Mizuho Financial Group chief executive Tatsufumi Sakai will step down after Japan’s banking regulator issued a business improvement order on the lender, criticising it for shortcomings in governance and corporate culture behind a series of system glitches this year.
The Financial Services Agency said Mizuho did not pay enough attention or consideration to risks within its computer systems, according to a statement on Friday. The regulator also said Mizuho failed to learn from past incidences and asked the bank to clarify who is responsible for the outages.
Mizuho said Mr Sakai will step down on April 1 and the country’s third-biggest lender will accelerate efforts to select his successor. The bank will hold a press conference at 9pm Tokyo time on Friday.
It marks the culmination of a months-long inspection by the country’s watchdog into Mizuho to identify the root causes of the technical failures. The regulator originally planned to finish the inspection a lot earlier but had to extend it after the bank suffered fresh incidents in August and September.
A number of the group's top brass will also be leaving on April 1, including: Koji Fujiwara, the chief executive of Mizuho Bank, who will be replaced by Masahiko Kato; Satoshi Ishii, who is currently the bank's IT head; and chairman Yasuhiro Sato, who will stay until late June when new board members are chosen.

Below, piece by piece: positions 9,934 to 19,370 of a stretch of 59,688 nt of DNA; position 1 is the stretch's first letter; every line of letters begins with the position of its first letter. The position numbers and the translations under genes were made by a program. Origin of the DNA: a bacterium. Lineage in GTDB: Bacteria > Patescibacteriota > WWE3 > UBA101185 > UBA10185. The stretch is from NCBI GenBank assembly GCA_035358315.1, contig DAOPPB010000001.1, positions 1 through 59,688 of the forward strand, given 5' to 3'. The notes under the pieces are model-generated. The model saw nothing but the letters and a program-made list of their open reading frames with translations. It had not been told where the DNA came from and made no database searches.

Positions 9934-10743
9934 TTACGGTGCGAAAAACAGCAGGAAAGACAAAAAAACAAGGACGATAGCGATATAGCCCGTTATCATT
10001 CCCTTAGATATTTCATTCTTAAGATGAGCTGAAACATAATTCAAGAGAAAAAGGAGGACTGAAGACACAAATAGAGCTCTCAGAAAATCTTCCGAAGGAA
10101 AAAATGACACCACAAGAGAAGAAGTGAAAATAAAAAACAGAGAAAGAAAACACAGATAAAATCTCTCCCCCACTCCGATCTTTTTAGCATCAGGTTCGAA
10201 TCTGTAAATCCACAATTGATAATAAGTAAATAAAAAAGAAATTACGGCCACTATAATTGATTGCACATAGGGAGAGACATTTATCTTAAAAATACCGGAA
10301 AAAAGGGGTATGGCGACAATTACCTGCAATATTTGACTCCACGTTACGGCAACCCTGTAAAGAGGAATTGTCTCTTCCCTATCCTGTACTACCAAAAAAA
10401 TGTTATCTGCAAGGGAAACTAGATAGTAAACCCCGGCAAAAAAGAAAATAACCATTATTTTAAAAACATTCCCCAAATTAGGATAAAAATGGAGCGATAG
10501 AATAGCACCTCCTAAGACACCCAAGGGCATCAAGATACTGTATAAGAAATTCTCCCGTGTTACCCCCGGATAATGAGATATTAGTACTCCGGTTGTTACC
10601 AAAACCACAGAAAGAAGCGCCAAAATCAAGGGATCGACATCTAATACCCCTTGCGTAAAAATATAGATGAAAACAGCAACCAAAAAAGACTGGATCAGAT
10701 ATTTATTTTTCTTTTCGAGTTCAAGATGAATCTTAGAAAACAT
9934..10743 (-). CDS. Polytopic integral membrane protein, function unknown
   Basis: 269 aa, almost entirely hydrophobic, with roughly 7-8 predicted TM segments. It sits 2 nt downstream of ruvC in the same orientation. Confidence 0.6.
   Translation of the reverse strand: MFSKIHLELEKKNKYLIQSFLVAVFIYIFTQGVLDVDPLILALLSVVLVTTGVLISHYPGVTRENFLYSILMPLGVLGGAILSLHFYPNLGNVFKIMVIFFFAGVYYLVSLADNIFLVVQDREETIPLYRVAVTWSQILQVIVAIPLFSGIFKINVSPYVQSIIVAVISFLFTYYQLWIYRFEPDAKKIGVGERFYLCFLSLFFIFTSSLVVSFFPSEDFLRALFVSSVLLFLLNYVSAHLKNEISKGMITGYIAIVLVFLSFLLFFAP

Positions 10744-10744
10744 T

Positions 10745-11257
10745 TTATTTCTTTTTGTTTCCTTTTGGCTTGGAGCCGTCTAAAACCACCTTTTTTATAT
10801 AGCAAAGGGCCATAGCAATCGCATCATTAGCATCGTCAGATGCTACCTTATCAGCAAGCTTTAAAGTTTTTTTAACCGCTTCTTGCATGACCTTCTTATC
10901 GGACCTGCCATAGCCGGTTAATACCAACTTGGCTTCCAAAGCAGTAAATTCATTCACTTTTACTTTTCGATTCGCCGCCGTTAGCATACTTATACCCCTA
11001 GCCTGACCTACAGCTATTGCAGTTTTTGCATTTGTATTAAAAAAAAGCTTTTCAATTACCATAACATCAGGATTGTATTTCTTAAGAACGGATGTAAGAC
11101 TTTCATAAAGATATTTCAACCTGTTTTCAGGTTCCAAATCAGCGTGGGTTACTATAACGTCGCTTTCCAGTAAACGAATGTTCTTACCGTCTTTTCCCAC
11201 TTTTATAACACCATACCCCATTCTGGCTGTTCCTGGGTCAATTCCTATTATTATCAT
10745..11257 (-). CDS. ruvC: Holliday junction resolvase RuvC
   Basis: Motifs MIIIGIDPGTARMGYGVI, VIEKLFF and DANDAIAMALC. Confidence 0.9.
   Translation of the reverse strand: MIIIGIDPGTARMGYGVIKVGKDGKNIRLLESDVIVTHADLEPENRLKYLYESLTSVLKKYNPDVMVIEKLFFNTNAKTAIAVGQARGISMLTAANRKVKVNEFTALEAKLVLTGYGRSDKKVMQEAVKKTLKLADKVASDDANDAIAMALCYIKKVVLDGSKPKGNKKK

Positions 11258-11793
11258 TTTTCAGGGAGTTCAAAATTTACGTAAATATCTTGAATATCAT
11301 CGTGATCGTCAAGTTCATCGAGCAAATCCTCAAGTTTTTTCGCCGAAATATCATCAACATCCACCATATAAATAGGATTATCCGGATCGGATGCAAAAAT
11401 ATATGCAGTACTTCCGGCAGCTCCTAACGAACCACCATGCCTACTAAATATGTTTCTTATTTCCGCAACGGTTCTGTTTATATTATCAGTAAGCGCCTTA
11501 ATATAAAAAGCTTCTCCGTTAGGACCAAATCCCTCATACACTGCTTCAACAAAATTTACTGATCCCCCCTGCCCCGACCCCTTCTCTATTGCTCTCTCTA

Mizuho has been plagued by major IT problems since it was created from the merger of three lenders more than two decades ago. The smallest of Japan’s three megabanks has also been struggling to catch up with bigger rivals which are expanding beyond traditional lending into investment banking and wealth management.
Key findings of the FSA found that Mizuho lacked awareness for the impact on its clients, it did not pay enough attention or consideration to client-facing businesses and lacks capacity to rectify problems itself as common failures across past incidents in 2002 and 2011 have happened again.
The series of incidents started in February, when ATMs swallowed more than 5,000 cash cards and passbooks. A month later, a hardware failure caused a delay in 300 foreign-currency money transfers. There have been eight such incidents so far this year.
Mizuho had re-emphasised its pledge not to repeat system failures after incidents in 2002 and 2011. Each time, the bank received business improvement orders from the regulator.
Mr Sakai, who became chief executive in 2018, has been trying to reshape the bank and change its corporate culture. He made major modifications to its organisational structure to focus resources on growth areas and rein in costs. Despite the system troubles, Mizuho reported sharp profit growth for the first half ending in September and announced the first dividend hike in seven years.